Location

Snowmass Village, CO

Start Date

1-1-1995 12:00 AM

Description

Acoustic tomography is a numerical technique used to obtain material properties of a medium using ultrasonic measurements. The computationally intensive nature of tomography is further complicated by the bending of acoustic rays in heterogeneous media. Since both the ray paths and the material properties are unknown, a double iterative technique is required for the solution. A conventional serial approach to the problem can become unwieldy and restrict the ability to define sharp velocity contrasts in a heterogeneous material. In this paper, a parallel approach to the tomography problem is discussed. Parallel computations allow the calculation of all ray paths simultaneously along with a simultaneous update of all the velocities in the sample grid. Thus, the number of source-receiver measurements and grid size can increase dramatically without a significant increase in computation time. This work was implemented on a Connection Machine CM200, a supercomputer with a massively parallel architecture. The Connection Machine is located at the Naval Research Laboratory.

Book Title

Review of Progress in Quantitative Nondestructive Evaluation

Volume

14A

Chapter

Chapter 3: Interpretive Signal Processing and Image Analysis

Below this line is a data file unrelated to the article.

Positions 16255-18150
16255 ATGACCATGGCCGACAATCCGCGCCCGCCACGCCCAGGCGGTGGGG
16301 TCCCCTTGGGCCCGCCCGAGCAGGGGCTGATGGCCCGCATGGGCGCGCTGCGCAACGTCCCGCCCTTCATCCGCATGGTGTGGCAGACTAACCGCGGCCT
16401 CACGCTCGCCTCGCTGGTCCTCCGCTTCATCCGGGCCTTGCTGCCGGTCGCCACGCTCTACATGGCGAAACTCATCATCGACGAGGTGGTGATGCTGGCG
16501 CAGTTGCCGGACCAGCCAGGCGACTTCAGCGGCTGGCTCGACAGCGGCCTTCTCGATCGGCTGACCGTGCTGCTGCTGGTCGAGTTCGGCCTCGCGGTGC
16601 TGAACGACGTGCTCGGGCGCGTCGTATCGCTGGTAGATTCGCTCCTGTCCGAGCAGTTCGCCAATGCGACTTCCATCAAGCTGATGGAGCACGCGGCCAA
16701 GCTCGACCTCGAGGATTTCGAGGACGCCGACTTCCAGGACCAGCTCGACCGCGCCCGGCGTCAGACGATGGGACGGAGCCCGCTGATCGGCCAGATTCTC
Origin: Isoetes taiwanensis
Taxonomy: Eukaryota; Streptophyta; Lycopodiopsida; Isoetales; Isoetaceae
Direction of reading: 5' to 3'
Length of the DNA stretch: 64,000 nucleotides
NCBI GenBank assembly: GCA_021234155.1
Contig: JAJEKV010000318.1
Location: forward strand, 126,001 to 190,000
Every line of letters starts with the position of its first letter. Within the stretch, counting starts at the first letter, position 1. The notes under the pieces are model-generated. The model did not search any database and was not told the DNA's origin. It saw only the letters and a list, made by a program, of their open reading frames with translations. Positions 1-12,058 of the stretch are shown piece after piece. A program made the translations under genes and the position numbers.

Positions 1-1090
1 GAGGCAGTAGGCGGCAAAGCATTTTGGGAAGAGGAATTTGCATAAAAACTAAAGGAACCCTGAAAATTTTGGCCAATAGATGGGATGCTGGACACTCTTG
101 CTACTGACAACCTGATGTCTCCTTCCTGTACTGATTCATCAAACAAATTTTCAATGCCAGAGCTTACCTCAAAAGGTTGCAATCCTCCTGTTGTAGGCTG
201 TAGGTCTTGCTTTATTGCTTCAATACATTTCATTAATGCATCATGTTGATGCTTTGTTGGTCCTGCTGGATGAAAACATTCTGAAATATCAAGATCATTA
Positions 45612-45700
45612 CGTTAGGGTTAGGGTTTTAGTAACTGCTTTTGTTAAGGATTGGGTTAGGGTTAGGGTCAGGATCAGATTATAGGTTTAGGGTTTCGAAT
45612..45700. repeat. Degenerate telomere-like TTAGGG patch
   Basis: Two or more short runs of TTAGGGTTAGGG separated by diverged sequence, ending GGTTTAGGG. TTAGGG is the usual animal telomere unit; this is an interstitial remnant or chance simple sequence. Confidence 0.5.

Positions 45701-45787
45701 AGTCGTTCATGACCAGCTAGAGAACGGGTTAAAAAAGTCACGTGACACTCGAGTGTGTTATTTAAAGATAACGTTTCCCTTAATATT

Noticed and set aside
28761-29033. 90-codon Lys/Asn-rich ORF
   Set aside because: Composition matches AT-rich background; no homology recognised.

Section

Imaging and Reconstruction

Pages

893-899

DOI

10.1007/978-1-4615-1987-4_112

Language

en

File Format

application/pdf

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Jan 1st, 12:00 AM

Acoustic Tomography: Serial Versus Parallel Computation

Snowmass Village, CO

Acoustic tomography is a numerical technique used to obtain material properties of a medium using ultrasonic measurements. The computationally intensive nature of tomography is further complicated by the bending of acoustic rays in heterogeneous media. Since both the ray paths and the material properties are unknown, a double iterative technique is required for the solution. A conventional serial approach to the problem can become unwieldy and restrict the ability to define sharp velocity contrasts in a heterogeneous material. In this paper, a parallel approach to the tomography problem is discussed. Parallel computations allow the calculation of all ray paths simultaneously along with a simultaneous update of all the velocities in the sample grid. Thus, the number of source-receiver measurements and grid size can increase dramatically without a significant increase in computation time. This work was implemented on a Connection Machine CM200, a supercomputer with a massively parallel architecture. The Connection Machine is located at the Naval Research Laboratory.